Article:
Our Region recently decided to offer to provide six months of coaching for our new pastors, so our meeting today was not only a get-acquainted session but also to get started on our coaching relationship.  Our plan is to have a coaching conversation every three weeks for six months, and we will extend that time if he feels it would be helpful.  Our Region staff felt this would help us give our new pastors a boost as they begin their ministries.  I know I would have loved to have had someone to coach me when I began my pastoral ministry.  The pastor today said it was very helpful for him to have someone with whom he could discuss this early challenge he's encountered.  He doesn't feel he's all alone in his new place of service, and that was our goal.

You may or may not be starting a new pastorate but you might feel that you could benefit from having a coach to work with as you are facing new challenges or seeking new direction.  Coaching is especially helpful when one is considering something new in their lives or ministries or when one is feeling like he or she is caught in a rut.   During such times it can be very helpful to have someone to talk to and having a coach can be especially helpful.  A coach can help a person begin to move forward with his or her life.

It's been my privilege to coach a number of bivocational and fully-funded pastors.  Most began their coaching sessions with me seeking direction for some area of their lives or they were facing challenges in their ministerial or personal lives.  In virtually every case, they were able to move forward with a sense of purpose at the end of our coaching relationship.

If you believe a coach could benefit you, I would be glad to talk to you.  I do limit the number of people that I coach at any one time, but I currently could accept 2-3 persons who would like to have a coach to help them address some issue in their lives.  If you are one of those people, feel free to contact me so we can discuss it.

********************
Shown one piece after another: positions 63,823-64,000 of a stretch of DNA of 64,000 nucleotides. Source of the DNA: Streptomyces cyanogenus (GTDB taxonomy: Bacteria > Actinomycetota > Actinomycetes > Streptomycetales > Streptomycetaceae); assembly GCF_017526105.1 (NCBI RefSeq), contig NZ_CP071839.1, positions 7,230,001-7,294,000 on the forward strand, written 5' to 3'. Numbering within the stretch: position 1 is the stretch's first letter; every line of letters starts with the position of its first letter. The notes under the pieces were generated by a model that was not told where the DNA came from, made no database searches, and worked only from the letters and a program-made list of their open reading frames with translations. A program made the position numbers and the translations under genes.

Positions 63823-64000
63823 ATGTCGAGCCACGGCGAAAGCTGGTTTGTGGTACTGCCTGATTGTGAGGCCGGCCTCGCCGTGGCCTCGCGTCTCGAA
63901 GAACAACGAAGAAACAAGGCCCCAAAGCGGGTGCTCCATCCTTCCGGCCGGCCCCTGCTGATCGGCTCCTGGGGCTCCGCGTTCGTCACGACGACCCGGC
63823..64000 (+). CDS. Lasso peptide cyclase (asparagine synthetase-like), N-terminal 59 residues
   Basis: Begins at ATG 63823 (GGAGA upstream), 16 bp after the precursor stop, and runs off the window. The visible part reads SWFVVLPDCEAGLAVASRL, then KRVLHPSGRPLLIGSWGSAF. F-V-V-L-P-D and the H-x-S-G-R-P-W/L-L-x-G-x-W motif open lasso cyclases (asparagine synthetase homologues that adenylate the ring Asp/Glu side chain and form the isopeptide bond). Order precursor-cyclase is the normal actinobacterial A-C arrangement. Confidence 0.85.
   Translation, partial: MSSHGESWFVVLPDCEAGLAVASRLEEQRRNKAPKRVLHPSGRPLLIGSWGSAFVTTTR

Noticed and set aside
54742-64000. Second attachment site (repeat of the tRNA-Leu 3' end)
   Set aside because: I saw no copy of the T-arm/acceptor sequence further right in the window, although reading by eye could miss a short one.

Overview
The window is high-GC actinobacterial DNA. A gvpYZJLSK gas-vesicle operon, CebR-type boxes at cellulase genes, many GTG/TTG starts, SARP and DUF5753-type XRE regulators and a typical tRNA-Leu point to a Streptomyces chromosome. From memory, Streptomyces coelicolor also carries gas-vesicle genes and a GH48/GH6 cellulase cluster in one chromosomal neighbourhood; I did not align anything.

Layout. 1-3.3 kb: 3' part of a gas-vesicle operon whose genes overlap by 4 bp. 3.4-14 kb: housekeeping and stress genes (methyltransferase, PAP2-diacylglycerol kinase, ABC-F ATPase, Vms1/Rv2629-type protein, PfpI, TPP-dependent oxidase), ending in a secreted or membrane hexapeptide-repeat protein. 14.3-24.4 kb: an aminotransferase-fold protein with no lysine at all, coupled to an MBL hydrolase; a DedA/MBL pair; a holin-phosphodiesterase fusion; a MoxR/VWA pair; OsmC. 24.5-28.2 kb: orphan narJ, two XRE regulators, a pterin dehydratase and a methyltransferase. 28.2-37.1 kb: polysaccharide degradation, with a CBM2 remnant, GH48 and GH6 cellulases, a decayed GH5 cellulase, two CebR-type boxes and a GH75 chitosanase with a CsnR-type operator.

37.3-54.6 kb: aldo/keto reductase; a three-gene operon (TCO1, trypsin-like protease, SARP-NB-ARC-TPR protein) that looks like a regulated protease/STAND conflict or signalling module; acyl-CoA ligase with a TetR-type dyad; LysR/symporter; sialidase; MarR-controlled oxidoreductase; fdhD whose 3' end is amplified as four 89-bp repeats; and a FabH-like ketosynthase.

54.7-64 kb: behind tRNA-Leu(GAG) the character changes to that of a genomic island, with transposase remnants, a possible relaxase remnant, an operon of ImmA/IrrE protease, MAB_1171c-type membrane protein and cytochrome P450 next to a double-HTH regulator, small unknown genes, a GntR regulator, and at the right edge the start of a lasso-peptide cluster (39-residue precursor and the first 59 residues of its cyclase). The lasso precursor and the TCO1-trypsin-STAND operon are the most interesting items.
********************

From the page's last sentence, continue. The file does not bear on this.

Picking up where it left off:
Monday, October 24, 2011


This past weekend I was privileged to lead a revival in a church of about 200 people.  Although it is an aging congregation the music and worship was awesome.  The pastor is a man with a great vision for the church.  Like most churches, he sometimes runs into some challenges when he begins to move the church towards the fulfillment of that vision, but it was obvious from talking to many in the congregation that there are a number of people ready to move forward.  The messages were well received and a number of people came forward for prayer and to talk to the pastor at the close of the message.  I left there feeling good about the future of the church and its impact on its community.

Did revival happen during those three days?  I doubt it, but I do believe there were some seeds planted in the hearts of men and women that may lead to revival in the future.  Several people told me throughout the three days of something I said during one of the messages that spoke to them in powerful ways.  It was obvious that they had not just heard my words but had heard the Spirit of God speaking to them, and he was continuing to speak to them after the services closed.  These people are now praying about the best way to respond to the messages they heard.